Tag Archive: NaBloPoMo

NaBloPoMo: 30 Days of Blogging About my Ordinary Life

Earlier this week my son Nico saw me at my computer editing a blog post. He had just come out from his room after working on Instagram a school essay. I’m sure he does not understand how anyone could possibly spend their time writing anything that’s not an English class assignment.

Nico asked me, “You’re blogging again? I explained that I was nearing the end of NaBloPoMo, when I post everyday in November. Skeptically, he asked, “Is your life that exciting that you have something to write about every day?”

I didn’t even know how to respond to that until I thought about my November’s daily posts, then I said, “No.”

My life isn’t that exciting and yet I still managed to blog everyday for the last 30 days. In my uneventful life, that in itself is pretty exciting.

I hope it wasn’t too boring for you, and you’ll be back to read more, even if my posts are biweekly instead of daily. Maybe something exciting will happen in my life on my non-blogging days. Maybe not, but I”ll still blog about it. Thanks for hanging in there with me.

Now, back to my regularly scheduled life.

Happy December!

Wordless Wednesday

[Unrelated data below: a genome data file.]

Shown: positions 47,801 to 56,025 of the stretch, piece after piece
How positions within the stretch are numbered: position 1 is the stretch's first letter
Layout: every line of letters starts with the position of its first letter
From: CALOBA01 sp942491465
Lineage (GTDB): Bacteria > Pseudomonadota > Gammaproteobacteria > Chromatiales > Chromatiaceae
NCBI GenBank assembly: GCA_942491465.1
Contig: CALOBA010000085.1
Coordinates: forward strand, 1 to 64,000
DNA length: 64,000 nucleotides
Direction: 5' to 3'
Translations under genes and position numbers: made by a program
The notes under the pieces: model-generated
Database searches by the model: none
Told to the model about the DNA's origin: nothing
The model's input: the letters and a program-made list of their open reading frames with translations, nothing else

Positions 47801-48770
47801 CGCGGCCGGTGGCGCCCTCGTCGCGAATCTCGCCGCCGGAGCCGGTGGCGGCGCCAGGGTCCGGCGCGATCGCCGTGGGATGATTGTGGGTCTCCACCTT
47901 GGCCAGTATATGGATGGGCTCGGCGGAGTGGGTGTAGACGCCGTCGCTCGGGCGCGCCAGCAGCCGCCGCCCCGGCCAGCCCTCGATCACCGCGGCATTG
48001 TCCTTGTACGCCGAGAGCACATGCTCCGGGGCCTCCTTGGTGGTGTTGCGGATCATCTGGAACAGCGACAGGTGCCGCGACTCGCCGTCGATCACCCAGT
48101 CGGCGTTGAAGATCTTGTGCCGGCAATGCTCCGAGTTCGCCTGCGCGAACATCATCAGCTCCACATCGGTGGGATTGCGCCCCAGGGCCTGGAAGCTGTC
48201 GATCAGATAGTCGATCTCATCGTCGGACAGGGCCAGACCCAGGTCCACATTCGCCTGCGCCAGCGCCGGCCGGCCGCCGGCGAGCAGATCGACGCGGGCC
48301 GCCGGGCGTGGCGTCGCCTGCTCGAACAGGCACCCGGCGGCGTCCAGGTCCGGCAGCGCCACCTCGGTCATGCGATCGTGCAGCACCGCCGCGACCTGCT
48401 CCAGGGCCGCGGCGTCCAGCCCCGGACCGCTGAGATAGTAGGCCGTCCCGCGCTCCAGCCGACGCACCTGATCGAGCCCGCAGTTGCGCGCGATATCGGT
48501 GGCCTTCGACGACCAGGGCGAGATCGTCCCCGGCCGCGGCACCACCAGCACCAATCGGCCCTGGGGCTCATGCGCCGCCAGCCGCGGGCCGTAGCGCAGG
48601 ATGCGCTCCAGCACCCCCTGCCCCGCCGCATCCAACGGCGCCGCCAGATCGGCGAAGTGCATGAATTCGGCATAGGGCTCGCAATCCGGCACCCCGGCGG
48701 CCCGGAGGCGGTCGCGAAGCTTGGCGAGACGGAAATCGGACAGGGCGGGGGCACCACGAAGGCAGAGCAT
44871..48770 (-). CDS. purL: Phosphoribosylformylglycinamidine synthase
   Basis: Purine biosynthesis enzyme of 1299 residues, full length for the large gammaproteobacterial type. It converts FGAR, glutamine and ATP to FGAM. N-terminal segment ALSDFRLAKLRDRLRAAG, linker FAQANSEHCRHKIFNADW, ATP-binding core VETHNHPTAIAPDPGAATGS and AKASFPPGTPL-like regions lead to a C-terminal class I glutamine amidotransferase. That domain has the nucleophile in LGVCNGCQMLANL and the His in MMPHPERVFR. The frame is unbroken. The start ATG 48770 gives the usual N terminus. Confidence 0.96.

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Number 22: Travel to Italy (Part 1)

If you have been around my blog before, you know that this has been a pretty eventful year for me. In May, I celebrated a milestone birthday.  In preparation for my half-century anniversary of life, I made a list of 50 Things to Do Before my 50th Birthday.  Number 22 on that list was Travel to Italy.   I didn’t get to finish everything on my list, but in April of this year I managed to complete Number 22.  I tried to keep a record of my trip as I traveled,  but time was short so I never finished writing about my trip,  until now.  Thanks to NaBloPoMo, I have the motivation to get it done. Here’s the first leg of my trip:

LAX to ROME 

We arrived in Rome in spite of ourselves.  After making our travel preparations, which, by the way did not include actually planning our sight-seeing itinerary, we nearly missed our flight.  We arrived at the airport early and found a seat near the gate.  We began to wonder why it was taking so long to board our flight.   I was on the phone with Diego, who had called us for the 5th time since we left home, when all of sudden, just minutes before our flight departed, I heard the announcement, “Last Call for Mejia.” I then realized the airline changed the gate number.  I abruptly ended the phone call and raced to catch our flight!

Whew! We made it to the plane. Barely.

Whew! We made it to the plane. Barely.

Once we boarded the plane, we settled in for the long flight to Toronto and then onto Rome. I managed to sleep a bit while Juan stayed wide awake almost the entire 15 hour flight. When we arrived in Rome we found our rental car and tried to get our bearings.  Juan, my techie husband, did all kinds of research in how to use our smart phones for international travel.  He figured that he would use our unlocked iPhones and buy a SIM card for data usage.  This would allow us to use our phones as GPS devices.  It sounded too techie for me to be concerned about, but had I known how much we would need our smart phones as a GPS from the moment we drove out the airport, I might have given it more thought.